NEIGHBOURHOOD FIRST POLICY
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Context: External Affairs Minister Dr. S. Jaishankar has said that in the last eight years, Prime Minister Narendra Modi always advocated for Neighbourhood First Policy. Participating in a discussion on Modi @ 20: Dreams Meet Delivery, Dr Jaishankar said, the vision of Modi Government is towards the development and prosperity of the entire neighbourhood.
- Peace and stability at the domestic, regional and global levels are closely related to the pursuit of the foreign policy of any country.
- Without enduring primacy in one’s own neighbourhood, no nation can become a credible power at the global stage.
- Since it assumed power in 2014, the Modi government has stressed the "Neighbourhood First" policy as an integral component of Indian foreign policy.
- The policy strives to build cordial and synergetic relations with its South Asian neighbours in various areas such as economy, science and technology, research and education, among others.
- India’s Neighbourhood First policy can also be seen as a manifestation of the Modi government’s vision of building a Vasudhaiva Kutumbakam (the world as one family).
- Neighbourhood First Policy of India, a core component of India's foreign policy, focuses on peaceful relations and collaborative synergetic co-development with its South Asian neighbors of the Indian subcontinent encompassing a diverse range of topics, such as economic, technology, research and education, connectivity (digital, surface and air transport, energy grid connectivity, logistic chains, etc), space program, defence security, environment and climate challenge.
- This policy creates new avenues as well as leverages existing regional cooperation initiatives, such as SAARC, SASEC, BBIN, and BIMSTEC.
- It complements India's Look East policy focused on Southeast Asia and Look West Policy focused on Middle East.
- Vaccine diplomacy and development assistance based on mutual respect and equal partnership are two of the most important pillars to catapult India’s Neighbourhood First policy.
- PM Modi started well by inviting all heads of state/heads of government of South Asian countries in his inauguration
- During a launch event at ISRO he has asked Indian scientists to take the endeavour to develop a dedicated SAARC satellite to share the fruits of the technology like tele-medicine, e-learning etc.
- Indian diplomacy, particularly during the Covid-19 pandemic, resulted in India being recognised on the world stage as a harbinger of hope providing necessary help to needy nations and their people globally.
- As part of India’s Neighbourhood First policy, India, through its vaccine diplomacy (Vaccine Maitri), extended help to many countries of the world and neighbouring countries during the Covid-19 pandemic
- Keeping with the spirit of Vasudhaiva Kutumbakam, India is also providing all possible help to Afghanistan and Sri Lanka to address their myriad challenges through its development assistance initiative.
- It is worth mentioning that since the Taliban came to power in Afghanistan, India has supplied wheat and other essential food items and Covid-19 vaccines as humanitarian aid to Afghanistan.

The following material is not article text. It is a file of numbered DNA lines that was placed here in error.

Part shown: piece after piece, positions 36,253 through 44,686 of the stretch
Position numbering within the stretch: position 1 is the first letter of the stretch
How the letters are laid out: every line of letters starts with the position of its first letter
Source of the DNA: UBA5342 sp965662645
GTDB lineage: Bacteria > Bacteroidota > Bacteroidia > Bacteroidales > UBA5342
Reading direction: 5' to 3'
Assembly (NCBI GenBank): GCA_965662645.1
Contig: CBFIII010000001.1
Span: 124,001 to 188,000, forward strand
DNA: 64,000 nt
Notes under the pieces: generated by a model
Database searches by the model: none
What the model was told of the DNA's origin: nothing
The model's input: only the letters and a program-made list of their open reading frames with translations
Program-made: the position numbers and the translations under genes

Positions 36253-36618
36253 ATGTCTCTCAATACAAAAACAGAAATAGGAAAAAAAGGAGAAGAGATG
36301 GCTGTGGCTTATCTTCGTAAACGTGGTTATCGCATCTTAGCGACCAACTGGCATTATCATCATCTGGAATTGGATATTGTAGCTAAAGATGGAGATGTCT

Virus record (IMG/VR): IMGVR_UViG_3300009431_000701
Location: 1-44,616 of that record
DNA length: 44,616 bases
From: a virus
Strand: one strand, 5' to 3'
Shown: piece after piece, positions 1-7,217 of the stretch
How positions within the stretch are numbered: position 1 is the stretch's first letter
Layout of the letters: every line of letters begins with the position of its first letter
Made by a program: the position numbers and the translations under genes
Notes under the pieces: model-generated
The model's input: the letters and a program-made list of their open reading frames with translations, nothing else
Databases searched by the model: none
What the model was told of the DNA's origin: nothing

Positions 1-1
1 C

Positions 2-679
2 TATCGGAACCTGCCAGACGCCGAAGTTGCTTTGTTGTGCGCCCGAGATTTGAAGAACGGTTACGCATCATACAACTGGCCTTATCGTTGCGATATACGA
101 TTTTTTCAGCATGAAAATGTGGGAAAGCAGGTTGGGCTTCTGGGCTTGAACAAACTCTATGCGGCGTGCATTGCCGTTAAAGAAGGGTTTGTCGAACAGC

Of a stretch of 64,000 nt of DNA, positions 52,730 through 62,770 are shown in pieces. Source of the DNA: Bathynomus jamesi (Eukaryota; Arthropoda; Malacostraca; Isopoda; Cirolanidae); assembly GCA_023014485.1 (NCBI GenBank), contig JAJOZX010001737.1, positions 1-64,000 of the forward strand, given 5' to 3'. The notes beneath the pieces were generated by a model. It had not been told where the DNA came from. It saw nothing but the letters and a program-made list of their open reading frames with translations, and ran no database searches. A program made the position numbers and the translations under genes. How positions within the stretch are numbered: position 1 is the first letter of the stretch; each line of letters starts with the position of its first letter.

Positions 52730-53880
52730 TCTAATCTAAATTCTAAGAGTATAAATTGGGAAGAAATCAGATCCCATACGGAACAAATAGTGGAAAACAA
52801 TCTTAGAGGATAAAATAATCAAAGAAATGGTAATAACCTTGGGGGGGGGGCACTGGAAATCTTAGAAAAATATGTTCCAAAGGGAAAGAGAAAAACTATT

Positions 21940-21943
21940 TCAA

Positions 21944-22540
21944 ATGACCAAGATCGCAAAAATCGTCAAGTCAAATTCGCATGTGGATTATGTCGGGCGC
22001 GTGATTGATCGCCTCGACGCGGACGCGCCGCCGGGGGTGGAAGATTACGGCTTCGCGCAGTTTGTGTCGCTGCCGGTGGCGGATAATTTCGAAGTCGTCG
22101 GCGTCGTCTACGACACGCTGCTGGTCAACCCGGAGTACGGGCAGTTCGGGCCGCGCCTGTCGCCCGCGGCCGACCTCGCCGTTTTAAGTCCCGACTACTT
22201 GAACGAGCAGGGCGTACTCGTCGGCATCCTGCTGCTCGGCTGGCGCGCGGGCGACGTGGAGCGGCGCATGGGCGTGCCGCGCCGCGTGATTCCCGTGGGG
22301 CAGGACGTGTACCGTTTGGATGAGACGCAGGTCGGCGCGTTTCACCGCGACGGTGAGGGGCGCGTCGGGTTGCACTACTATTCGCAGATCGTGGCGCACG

- In its budget for 2022-23, India has allocated an amount of INR2,000 million as development assistance to Afghanistan.
- The Indian government has allocated INR62,920 million in its budget for 2022-23 for development assistance to countries in India’s neighbourhood and Africa and Latin America. As part of the development assistance, the Indian government allocated INR22,660 million to Bhutan, INR7,500 million to Nepal, INR6,000 million to Myanmar, INR3,600 million to the Maldives, INR3,000 million to Bangladesh and INR2,000 million to Sri Lanka, respectively.
- Considering the ongoing severe economic crisis in Sri Lanka, India has agreed to provide a line of credit of $1 billion to Sri Lanka. Further, India sent fuel to Sri Lanka to deal with the power crisis. Apart from this, India also helped Sri Lanka with the supply of food grain to address the shortage of essential food commodities.
- India’s necessary help to South Asian countries by prioritising neighbouring countries in its pursuit of foreign policy objectives, particularly by extending help to Sri Lanka and Afghanistan in their time of crisis, is a testimony to India’s importance to its Neighbourhood First policy.
- There are more reasons to push for the Neighbourhood First policy in the future:
- First, sustained engagement with the neighbouring countries will facilitate creating a cordial atmosphere in the region, which has been a constant impediment to establishing stability, trust and progress in the area. Stability will enable India to pursue its foreign policy goals and facilitate growth and development in other South Asian countries.
- Second, by extending necessary assistance, India can strengthen its position in the region and achieve both economic and strategic depth vis-à-vis China. Therefore, there is a greater need for sustained engagement with its neighbouring countries.
- Third, priority should be given to people-to-people connections and deep cultural affinities for sustained cordiality and stability. Further, focus should be given to prompt delivery of its commitments for the overall development of the region.